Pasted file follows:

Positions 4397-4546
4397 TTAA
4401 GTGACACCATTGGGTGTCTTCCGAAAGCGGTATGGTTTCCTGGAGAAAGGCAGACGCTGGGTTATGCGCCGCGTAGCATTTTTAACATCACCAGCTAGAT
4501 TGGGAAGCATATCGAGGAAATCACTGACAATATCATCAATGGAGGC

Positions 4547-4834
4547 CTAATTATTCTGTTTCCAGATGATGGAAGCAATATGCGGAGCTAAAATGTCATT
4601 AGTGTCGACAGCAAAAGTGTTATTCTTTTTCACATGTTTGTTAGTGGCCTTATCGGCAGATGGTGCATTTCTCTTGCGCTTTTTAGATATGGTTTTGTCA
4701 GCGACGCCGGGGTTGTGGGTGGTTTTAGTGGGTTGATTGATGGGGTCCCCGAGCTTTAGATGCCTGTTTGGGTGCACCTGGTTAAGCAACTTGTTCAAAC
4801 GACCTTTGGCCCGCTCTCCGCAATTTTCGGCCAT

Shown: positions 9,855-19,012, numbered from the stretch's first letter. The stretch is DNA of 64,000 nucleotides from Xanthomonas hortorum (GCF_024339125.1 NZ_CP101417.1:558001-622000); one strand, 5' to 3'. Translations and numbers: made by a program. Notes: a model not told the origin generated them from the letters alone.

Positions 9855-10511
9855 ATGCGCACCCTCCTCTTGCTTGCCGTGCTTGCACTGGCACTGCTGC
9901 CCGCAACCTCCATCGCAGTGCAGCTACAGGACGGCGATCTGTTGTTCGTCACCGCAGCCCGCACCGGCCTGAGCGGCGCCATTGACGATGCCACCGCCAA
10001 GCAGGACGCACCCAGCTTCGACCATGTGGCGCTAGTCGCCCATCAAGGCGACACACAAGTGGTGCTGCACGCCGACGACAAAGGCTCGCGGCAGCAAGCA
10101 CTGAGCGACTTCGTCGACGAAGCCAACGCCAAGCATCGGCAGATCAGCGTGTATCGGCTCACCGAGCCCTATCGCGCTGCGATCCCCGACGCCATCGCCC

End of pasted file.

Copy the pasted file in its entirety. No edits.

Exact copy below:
Positions 4397-4546
4397 TTAA
4401 GTGACACCATTGGGTGTCTTCCGAAAGCGGTATGGTTTCCTGGAGAAAGGCAGACGCTGGGTTATGCGCCGCGTAGCATTTTTAACATCACCAGCTAGAT
4501 TGGGAAGCATATCGAGGAAATCACTGACAATATCATCAATGGAGGC

Positions 4547-4834
4547 CTAATTATTCTGTTTCCAGATGATGGAAGCAATATGCGGAGCTAAAATGTCATT
4601 AGTGTCGACAGCAAAAGTGTTATTCTTTTTCACATGTTTGTTAGTGGCCTTATCGGCAGATGGTGCATTTCTCTTGCGCTTTTTAGATATGGTTTTGTCA
4701 GCGACGCCGGGGTTGTGGGTGGTTTTAGTGGGTTGATTGATGGGGTCCCCGAGCTTTAGATGCCTGTTTGGGTGCACCTGGTTAAGCAACTTGTTCAAAC
4801 GACCTTTGGCCCGCTCTCCGCAATTTTCGGCCAT

Shown: positions 9,855-19,012, numbered from the stretch's first letter. The stretch is DNA of 64,000 nucleotides from Xanthomonas hortorum (GCF_024339125.1 NZ_CP101417.1:558001-622000); one strand, 5' to 3'. Translations and numbers: made by a program. Notes: a model not told the origin generated them from the letters alone.

Positions 9855-10511
9855 ATGCGCACCCTCCTCTTGCTTGCCGTGCTTGCACTGGCACTGCTGC
9901 CCGCAACCTCCATCGCAGTGCAGCTACAGGACGGCGATCTGTTGTTCGTCACCGCAGCCCGCACCGGCCTGAGCGGCGCCATTGACGATGCCACCGCCAA
10001 GCAGGACGCACCCAGCTTCGACCATGTGGCGCTAGTCGCCCATCAAGGCGACACACAAGTGGTGCTGCACGCCGACGACAAAGGCTCGCGGCAGCAAGCA
10101 CTGAGCGACTTCGTCGACGAAGCCAACGCCAAGCATCGGCAGATCAGCGTGTATCGGCTCACCGAGCCCTATCGCGCTGCGATCCCCGACGCCATCGCCC